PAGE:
NHS hospitals must have electronic patient records by 2014
22 January 2013
NHS trusts have been told to get electronic patient records systems in place by April of 2014.
Tim Kelsey, a director on NHS Commissioning Board, the body which now holds the purse strings for the health service, made the comment just days after Health Secretary Jeremy Hunt had called for a paperless NHS by 2018.
"We've said that by April 2014 we are expecting a flow of data out of hospital electronic records, and this clearly implies trusts must have electronic records in place," Kelsey told the eHealth Insider
Kelsey, the director for patients and information, was previously the government's transparency tsar and has been driving forward a data revolution in the NHS.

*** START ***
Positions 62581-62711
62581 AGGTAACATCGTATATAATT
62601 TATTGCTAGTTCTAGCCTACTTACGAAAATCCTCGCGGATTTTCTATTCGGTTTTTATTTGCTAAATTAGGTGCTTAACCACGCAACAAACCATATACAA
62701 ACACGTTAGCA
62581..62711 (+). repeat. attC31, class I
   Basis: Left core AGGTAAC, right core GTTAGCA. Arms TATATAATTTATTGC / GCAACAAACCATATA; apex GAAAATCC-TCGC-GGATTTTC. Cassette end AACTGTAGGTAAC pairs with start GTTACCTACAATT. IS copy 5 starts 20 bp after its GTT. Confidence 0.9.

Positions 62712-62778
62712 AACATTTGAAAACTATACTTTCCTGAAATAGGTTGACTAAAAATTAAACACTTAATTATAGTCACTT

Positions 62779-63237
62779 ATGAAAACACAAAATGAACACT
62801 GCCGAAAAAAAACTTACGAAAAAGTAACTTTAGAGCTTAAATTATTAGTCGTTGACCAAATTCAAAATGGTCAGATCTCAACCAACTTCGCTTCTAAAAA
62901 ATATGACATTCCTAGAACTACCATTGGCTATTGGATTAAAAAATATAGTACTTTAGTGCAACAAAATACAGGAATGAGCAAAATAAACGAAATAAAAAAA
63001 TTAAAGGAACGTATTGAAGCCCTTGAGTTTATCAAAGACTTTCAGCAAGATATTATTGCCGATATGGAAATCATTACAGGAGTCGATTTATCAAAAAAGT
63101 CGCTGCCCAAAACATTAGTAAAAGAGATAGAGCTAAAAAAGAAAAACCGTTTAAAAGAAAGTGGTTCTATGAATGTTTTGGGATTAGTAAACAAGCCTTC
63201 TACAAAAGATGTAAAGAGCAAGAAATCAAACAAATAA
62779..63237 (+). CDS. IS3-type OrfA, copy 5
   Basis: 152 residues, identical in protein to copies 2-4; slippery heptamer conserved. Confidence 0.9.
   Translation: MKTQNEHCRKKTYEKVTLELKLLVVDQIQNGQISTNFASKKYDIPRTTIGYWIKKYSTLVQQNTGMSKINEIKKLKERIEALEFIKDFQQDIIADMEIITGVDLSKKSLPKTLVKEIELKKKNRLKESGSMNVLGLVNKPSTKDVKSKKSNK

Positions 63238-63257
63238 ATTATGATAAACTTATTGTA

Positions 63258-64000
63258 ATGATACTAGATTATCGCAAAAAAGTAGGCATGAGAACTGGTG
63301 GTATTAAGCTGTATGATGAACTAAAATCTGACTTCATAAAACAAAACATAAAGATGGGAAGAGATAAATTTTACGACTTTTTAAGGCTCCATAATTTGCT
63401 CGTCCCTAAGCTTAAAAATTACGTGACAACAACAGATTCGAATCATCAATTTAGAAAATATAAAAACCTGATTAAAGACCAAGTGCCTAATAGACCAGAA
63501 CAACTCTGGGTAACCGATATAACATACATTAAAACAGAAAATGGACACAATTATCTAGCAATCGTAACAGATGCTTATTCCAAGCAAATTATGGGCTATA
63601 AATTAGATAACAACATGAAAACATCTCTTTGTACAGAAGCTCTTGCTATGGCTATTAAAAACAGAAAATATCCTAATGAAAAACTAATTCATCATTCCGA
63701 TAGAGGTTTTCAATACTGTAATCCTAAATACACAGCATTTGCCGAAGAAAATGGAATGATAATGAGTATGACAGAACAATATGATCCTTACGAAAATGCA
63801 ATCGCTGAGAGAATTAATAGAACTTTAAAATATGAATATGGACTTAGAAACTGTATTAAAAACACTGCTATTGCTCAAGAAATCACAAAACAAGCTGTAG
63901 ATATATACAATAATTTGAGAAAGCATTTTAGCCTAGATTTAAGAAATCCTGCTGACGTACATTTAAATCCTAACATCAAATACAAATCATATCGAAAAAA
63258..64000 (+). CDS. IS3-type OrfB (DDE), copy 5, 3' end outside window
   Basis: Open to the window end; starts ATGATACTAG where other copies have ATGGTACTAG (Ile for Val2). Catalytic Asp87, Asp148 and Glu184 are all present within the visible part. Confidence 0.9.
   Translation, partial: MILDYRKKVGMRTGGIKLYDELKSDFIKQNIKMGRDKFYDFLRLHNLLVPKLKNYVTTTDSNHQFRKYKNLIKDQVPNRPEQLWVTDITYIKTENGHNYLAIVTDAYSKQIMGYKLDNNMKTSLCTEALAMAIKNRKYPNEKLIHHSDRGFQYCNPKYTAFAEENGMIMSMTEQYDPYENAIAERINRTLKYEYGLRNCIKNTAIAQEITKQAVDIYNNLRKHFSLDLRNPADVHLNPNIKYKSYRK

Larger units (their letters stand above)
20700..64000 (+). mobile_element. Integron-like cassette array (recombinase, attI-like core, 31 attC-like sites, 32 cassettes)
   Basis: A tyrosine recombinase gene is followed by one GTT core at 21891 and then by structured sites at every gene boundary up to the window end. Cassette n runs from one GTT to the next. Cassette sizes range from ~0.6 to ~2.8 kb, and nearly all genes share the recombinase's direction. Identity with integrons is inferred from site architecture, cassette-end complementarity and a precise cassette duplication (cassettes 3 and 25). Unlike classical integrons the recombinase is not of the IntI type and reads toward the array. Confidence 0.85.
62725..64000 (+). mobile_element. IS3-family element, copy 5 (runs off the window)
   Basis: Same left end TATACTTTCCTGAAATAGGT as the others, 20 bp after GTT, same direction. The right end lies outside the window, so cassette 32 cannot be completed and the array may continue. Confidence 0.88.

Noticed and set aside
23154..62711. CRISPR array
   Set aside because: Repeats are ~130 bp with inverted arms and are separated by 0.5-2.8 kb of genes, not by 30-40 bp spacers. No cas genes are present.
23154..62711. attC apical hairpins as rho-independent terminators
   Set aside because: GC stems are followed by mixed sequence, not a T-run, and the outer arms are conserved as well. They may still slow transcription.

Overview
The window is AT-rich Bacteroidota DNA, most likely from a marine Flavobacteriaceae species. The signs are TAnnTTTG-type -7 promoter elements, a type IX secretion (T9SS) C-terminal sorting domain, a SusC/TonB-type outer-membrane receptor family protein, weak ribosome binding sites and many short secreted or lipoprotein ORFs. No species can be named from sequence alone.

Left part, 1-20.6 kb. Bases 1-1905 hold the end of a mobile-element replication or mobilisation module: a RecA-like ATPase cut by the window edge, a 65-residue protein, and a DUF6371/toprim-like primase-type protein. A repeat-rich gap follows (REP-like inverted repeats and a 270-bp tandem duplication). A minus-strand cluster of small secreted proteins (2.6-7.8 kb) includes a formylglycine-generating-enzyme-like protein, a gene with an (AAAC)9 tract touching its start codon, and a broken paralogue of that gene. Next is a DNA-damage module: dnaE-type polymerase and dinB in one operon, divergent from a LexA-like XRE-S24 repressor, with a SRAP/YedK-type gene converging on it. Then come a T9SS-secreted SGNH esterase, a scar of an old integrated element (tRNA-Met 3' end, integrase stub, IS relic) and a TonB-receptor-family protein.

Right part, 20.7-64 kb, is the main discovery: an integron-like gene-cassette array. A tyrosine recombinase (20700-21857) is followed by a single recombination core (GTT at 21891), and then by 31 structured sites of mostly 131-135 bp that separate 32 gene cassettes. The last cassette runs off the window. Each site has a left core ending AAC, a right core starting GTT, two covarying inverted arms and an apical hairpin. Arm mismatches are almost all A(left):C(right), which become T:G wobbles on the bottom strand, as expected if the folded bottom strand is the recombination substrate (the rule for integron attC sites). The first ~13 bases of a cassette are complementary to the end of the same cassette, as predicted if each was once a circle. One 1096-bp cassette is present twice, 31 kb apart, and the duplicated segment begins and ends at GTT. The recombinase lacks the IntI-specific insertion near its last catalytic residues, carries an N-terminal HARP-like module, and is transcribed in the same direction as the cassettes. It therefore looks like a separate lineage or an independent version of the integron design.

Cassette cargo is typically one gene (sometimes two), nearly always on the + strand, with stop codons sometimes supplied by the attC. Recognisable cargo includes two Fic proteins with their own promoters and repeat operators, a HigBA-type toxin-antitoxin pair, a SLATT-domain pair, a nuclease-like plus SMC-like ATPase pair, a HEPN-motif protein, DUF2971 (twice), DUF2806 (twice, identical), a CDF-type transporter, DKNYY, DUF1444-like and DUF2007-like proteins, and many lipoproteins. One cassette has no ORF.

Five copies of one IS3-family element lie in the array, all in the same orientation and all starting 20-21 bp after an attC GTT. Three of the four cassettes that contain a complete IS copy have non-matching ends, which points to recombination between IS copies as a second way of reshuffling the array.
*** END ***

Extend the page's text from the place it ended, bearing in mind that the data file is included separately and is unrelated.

In December he told a digital by default
conference that paperless referrals would come into place across the NHS by 2015 and warned about the dangers of holding patient records in "tatty folders" and thousands of manila envelopes.
Patients across the health service were due to receive electronic patient records under the National Programme for IT
. But the multi-billion pound programme was dismantled by coalition ministers after the realisation that the large scale IT project had failed to deliver on this core aim. Local options for the NHS were seen as a better way forward.
In his January call for a paperless health service, Jeremy Hunt
said it was unacceptable that "GPs and hospitals still struggle to share digital records". Patients should be given digital records so their information could be seen by doctors and other medical professionals across the health service, he said.